Getting to Know You
We have a new dog at our house. She is a six year old American Water Spaniel. We already have a six year old male American Water Spaniel named Bob, who we brought home when he was about 10 weeks old back in 2003. He has his routines and while he's not always perfectly behaved we pretty much know what to expect from him. Joey is a different story. She's been with us 2 weeks. During that time we spent the first couple days soothing Bob's ruffled fur and began to teach Joey the outdoor boundaries of her new home. We've discovered she likes to chew on pillows and rugs, she's happy to go to her crate while we're at work, she can eat really fast, she loves to run but comes back when we tell her she's going to far. So far one of us always goes out side with them. We live close to the road and have kept Bob safe by installing one of those invisible fences when he was a pup. Now we are training Joey and it has been bumpy. She's run through a couple times. Bob has helped that along by barking madly and charging at some unseen (by us) intruder. He halts right at the boundary as Joey sails through. This leads to more training. It requires a different kind of patience to train an adult dog to the routine of a new home. Even though she is well behaved and came from a situation where she was treated well there's a lot we don't know about her. We are learning to communicate with each other.
While all of this has been going on I have been at work getting things ready for the upcoming start of school. Working with Bob and Joey got me thinking about students and teachers. Each new school year brings a new set of students and teachers together. Sometimes they know each other a bit by virtue of being in the same school for years in a row. Sometimes everything is new. Either way there is a period of figuring each other out which is often enjoyable but sometimes it can be fraught with problems. The early days are spent establishing routine and communication. Some students easily adjust to the demands of their new environment while others struggle. The way struggles resolve develop the climate of the classroom and ultimately the school. These aren't win and lose propositions. It's a matter of working things out and in the best of all possible worlds the adults (parents and teachers) are working together. Each new school year there is a bit of figuring things out and learning to communicate that goes on between teachers and families too. It can be hampered if folks think they know "all about" that family or that teacher. When you get right down to it none of us really knows what another person is thinking or why they react the way they do. Often the biggest barrier to communication is a person's perception of what the other person thinks of them. I often do presentations for parent groups. A couple years ago I was at a parent meeting in a small school district talking about ways to support your child with school situations. It was a nice group and as I spoke I made eye contact with different folks. I noticed one gentleman sitting with his arms crossed and what I thought was a scowl on his face. So as I'm talking I'm having this inner dialogue, "I wonder if his wife made him come? Maybe I said something he didn't like. Maybe he thinks I'm taking too long." As I concluded I asked if anyone had questions or comments. The disgruntled looking man was the first to raise his hand. I acknowledged him and he wanted to know if I had any suggestions for getting your kids to open up and talk when they had problems. His question led to a great discussion. Afterwards as I was gathering my things he and his wife stopped to let me know they'd enjoyed the evening and he commented that he'd like to see parent meetings happen more frequently. I sure misjudged his perception of the presentation. Since then I have made a conscious effort to remember people I encounter have a myriad of things in their lives as do I. Rather than taking things personally the best assumption to start with is that all of us do the best we can at the time.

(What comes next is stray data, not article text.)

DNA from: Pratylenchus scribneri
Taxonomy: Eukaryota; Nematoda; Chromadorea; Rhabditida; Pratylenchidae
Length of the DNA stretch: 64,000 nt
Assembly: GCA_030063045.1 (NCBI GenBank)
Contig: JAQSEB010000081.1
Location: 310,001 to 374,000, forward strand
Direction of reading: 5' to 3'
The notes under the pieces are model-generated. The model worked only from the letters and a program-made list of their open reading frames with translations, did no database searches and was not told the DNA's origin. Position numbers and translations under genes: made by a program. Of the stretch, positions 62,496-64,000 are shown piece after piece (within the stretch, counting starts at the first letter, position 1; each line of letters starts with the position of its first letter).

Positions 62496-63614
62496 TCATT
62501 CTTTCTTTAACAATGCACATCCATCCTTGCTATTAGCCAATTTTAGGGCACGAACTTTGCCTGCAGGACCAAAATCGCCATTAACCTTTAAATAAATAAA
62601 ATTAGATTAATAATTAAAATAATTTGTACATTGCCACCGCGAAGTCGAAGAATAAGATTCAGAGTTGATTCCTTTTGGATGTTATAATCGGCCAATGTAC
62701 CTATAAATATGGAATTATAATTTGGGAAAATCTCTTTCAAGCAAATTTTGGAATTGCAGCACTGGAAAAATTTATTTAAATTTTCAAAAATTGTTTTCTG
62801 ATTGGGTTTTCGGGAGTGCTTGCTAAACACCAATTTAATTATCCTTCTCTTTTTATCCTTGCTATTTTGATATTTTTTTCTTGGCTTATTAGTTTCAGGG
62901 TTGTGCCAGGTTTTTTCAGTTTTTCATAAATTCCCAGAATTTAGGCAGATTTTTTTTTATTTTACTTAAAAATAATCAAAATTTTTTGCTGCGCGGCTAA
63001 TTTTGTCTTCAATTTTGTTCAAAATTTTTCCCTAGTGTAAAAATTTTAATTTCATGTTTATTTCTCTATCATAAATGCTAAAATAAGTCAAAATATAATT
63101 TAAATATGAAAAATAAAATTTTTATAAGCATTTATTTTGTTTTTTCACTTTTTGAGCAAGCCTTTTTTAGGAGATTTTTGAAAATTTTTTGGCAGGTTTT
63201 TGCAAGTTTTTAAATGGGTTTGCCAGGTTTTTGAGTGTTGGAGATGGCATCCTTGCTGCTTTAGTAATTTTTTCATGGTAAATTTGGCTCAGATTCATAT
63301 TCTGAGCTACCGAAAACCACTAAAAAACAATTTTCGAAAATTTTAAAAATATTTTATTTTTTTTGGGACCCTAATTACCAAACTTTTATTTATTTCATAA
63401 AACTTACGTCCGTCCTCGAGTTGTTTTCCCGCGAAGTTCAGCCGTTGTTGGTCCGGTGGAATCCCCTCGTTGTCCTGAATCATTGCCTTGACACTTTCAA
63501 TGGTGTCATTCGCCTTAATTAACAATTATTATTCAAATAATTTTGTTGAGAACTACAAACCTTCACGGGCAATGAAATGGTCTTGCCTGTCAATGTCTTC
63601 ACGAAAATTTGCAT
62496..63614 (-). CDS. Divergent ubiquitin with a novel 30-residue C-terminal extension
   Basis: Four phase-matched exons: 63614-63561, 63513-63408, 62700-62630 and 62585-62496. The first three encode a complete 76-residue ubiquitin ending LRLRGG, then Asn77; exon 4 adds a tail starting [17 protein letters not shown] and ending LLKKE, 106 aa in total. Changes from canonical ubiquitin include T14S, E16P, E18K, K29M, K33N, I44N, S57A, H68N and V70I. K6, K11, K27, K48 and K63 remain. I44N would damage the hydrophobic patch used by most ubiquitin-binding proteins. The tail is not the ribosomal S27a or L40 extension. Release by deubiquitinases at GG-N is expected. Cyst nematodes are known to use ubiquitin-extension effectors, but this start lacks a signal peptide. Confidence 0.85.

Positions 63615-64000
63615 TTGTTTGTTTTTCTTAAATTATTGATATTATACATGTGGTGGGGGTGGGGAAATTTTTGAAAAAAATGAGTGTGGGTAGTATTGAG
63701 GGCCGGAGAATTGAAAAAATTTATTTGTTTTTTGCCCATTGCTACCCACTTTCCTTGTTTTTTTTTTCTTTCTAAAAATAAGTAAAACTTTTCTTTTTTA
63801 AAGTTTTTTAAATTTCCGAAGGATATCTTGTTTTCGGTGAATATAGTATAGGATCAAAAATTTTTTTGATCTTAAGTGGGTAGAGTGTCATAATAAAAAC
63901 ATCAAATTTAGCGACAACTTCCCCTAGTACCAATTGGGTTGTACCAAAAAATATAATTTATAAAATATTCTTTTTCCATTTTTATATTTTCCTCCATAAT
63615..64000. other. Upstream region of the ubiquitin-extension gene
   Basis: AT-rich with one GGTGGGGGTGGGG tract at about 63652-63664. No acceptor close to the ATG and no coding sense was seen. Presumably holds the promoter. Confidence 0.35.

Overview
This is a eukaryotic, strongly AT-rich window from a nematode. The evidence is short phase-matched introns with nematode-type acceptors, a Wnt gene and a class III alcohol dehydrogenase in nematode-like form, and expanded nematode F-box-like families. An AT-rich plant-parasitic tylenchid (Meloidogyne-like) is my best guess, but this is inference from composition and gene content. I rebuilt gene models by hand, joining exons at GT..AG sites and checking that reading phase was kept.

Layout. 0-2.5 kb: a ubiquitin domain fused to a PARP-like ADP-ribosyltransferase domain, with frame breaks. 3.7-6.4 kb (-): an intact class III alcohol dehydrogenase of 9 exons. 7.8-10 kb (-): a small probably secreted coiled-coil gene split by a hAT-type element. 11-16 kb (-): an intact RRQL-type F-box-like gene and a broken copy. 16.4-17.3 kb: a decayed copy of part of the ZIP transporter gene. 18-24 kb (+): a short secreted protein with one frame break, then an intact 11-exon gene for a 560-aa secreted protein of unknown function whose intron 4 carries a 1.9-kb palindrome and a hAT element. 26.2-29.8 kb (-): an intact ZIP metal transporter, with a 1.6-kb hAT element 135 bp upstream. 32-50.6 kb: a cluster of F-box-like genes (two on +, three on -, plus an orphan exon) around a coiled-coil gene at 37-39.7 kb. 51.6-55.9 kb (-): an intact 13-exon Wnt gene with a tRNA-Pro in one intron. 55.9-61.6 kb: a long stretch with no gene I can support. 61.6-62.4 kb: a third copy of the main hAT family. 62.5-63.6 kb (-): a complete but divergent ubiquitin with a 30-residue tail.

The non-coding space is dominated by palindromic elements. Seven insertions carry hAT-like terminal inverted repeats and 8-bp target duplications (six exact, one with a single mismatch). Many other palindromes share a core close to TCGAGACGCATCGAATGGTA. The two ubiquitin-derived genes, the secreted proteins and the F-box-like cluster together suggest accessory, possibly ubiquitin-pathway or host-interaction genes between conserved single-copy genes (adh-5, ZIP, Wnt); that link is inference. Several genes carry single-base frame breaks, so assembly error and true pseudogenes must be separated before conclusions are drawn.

Besides pondering the ups and downs of communicating I've spent a lot of time this summer revamping the Wisconsin Parent Educator Connection web site. I'll be rolling out the new version in the next couple weeks but it's still online if you'd like to take a look at it now. Check out the calendar in the side bar for upcoming k-12 parent and educator trainings and workshops in Wisconsin. There's also a link to the new Parent Educator discussion group. All you have to do to participate in that is register.
That's all for now. I have some dogs to walk.
Posted by Evelyn Azbell